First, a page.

The Magic of a Blink

It’s amazing how quickly time passes once you become a parent. You find out you are pregnant, blink, and then there is that little miracle looking back at you.


Before you know it, you foolishly decide to blink again and your newborn is becoming an interactive little one. Our Cupcake was so fascinated in the world around her and loved exploring. Every day was an adventure. You are happily going along when the urge to blink hits once more. Suddenly your infant has transformed once again.


Now you have a baby. She can play. She can coo. She certainly can tell you in her own little way what she likes and doesn’t like. A personality emerges. Time passes as it always does and you let those eyelids touch for but a moment and instantly a toddler is born.


These days are punctuated by a flurry of energy. Movement is the name of the game. What is this and how does it work motivates their world. Life is so fun as you crawl, walk, climb. But just as you settle into your new life of action, that blink is waiting.

IMG_7008Now you have a kid. Not a big kid, in global terms, but a bigger kid than you’ve ever known. She not only walks and talks, but she has opinions. Strong ones. And she knows how to express them! Not every adventure is a new one, but it is always an adventure. Don’t blink just yet, mama.



Adventures in Nightweaning 

My dear sweet Cupcake has always been an avid nurser. She suffered from reflux and I think this just served to increase her frequency. All throughout the first year of her life, I would rise several times throughout the night to breastfeed my little girl. It was our special quiet time together. 

Sure, I was tired. There were days that I’d get frustrated, but overall it was a great experience. In the dark she’d need me, her mama, and nothing else could soothe her. As she got older she developed the habit of gently rubbing my arm or twirling my hair as she drifted back to sleep. 

Before Cupcake was born, I had no expectations for breastfeeding. I thought I’d try it and take it day by day. Weeks passed into months and then a year quickly arrived. Cupcake was still nursing 3-4x a night. I was exhausted.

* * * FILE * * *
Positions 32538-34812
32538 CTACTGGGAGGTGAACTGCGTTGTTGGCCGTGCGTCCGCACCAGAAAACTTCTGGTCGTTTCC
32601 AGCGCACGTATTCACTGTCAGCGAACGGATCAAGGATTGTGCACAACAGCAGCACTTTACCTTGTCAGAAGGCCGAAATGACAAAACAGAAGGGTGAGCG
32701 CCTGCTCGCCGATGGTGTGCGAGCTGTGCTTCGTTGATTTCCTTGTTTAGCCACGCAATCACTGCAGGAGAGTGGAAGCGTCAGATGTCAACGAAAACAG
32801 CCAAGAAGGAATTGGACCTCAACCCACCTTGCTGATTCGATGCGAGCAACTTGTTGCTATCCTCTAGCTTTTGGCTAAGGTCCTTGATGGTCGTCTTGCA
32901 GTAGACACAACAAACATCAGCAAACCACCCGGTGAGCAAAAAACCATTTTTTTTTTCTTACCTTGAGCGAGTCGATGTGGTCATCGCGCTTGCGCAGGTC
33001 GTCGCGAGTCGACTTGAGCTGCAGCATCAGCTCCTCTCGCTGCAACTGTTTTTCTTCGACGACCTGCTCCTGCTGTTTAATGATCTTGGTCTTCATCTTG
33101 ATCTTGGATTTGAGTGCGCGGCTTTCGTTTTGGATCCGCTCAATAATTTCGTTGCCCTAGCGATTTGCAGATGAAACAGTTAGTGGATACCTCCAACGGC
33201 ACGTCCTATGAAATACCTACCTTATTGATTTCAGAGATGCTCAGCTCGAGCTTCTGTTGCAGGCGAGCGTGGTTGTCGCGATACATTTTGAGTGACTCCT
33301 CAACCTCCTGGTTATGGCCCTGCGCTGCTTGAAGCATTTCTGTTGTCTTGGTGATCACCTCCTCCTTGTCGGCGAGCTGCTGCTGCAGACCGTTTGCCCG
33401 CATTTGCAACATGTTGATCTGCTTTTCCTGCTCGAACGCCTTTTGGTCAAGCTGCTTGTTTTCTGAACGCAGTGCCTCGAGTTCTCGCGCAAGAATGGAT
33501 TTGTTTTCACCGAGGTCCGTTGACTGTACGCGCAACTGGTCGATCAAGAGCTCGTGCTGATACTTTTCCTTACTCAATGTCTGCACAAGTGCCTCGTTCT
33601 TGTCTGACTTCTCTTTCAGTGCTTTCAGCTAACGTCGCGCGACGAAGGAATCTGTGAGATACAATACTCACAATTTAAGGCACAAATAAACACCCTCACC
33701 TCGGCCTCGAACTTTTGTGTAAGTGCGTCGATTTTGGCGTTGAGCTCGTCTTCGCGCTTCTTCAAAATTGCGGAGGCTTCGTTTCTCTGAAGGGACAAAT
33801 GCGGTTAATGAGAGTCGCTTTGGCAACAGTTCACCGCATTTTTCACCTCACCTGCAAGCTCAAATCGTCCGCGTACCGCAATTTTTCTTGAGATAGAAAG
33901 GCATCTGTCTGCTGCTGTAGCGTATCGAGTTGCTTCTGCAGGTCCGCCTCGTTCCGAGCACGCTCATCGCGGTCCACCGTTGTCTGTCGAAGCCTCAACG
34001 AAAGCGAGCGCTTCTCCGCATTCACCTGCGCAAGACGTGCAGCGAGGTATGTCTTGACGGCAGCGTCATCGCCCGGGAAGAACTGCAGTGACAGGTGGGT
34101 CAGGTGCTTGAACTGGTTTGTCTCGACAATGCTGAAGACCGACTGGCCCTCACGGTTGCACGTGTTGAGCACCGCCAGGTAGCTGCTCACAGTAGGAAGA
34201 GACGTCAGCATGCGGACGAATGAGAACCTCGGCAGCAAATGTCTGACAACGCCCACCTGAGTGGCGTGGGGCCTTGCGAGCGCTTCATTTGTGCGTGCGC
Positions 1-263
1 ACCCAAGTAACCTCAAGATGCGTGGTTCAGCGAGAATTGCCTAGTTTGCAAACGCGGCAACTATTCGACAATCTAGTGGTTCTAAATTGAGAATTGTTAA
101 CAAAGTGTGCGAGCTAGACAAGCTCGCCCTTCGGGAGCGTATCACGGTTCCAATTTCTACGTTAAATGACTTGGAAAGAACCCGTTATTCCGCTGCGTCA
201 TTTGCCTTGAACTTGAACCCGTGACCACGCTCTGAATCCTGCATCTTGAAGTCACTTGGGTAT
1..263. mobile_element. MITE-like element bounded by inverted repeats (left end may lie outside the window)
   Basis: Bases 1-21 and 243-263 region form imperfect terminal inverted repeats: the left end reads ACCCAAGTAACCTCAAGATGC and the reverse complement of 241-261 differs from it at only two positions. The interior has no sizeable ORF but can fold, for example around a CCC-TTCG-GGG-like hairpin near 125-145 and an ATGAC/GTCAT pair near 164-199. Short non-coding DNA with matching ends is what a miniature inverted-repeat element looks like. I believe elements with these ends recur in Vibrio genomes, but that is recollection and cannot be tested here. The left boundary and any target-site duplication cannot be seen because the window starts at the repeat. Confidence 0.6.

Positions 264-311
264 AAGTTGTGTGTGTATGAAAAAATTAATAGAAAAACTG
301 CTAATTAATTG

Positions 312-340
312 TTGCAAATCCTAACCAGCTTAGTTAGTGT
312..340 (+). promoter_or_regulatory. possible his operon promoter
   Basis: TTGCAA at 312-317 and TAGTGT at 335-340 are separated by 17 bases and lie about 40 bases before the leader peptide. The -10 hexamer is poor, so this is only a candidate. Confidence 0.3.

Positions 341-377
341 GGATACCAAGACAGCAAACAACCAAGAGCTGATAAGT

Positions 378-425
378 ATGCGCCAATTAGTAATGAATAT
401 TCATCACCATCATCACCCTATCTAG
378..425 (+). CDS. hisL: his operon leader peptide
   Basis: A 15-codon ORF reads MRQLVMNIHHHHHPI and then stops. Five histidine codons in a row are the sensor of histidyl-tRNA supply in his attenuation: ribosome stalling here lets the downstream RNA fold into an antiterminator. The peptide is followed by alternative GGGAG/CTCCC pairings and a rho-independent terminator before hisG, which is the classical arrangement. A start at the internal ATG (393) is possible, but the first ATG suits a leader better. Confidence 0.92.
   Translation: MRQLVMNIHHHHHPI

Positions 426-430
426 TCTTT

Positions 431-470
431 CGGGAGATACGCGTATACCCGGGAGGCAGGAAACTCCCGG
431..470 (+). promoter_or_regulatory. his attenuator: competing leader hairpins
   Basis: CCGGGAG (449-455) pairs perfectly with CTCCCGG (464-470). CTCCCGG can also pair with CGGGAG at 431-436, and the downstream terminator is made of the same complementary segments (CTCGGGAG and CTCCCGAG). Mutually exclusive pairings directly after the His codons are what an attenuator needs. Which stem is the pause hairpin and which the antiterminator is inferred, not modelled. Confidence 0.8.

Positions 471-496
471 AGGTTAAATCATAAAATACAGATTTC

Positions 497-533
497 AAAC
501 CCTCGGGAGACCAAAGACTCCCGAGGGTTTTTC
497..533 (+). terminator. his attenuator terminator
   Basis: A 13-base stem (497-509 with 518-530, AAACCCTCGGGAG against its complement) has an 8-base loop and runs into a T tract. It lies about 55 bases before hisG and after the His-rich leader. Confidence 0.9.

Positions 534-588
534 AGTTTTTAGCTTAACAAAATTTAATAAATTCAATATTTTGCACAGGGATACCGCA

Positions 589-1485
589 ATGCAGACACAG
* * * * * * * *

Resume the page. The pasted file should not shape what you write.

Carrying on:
I was too tired to enjoy the nighttime feeds, but also too tired to cope well during the day. I was suffering. This was when we decided it was time to nightwean Cupcake. I researched various methods and decided that Ferber seemed like the best fit for us. 

I channeled my former elementary teacher self and drew a big poster. I included the “rules” and room for us to record what happened. The first few nights were horrible. Cupcake didn’t sleep. We didn’t sleep. She was a mess during the day and was extremely clingy. Her naps got all screwed up. I pushed on. This had worked for so many people and I knew that if I just pushed through, we’d get through this sleep-deprived tunnel. 

After a week, Cupcake still showed no improvement. Things just were getting worse. I had followed the plan perfectly and it had not worked. She was not ready. I returned to nursing her on-demand at night and my happy little girl returned. 

A few months later I was done. We had just moved several states away from all of our family and friends. My husband had started a very demanding job and I felt alone. I was tired and stressed out and again found myself pouring over parenting websites looking for help. 

I learned that it was normal for babies to still wake through the night at this age. I searched some attachment parenting sites, found support, and resumed nursing her through the night with lifted spirits. I was tired, but not alone. 

As Cupcake grew, we had a few nights where she’s sleep for four hours straight, but those were rare. I was starting to really not enjoy nursing Cupcake all night long. So, I again turned to the Internet and found reference to Dr. Jay Gordon and his method for sleep training.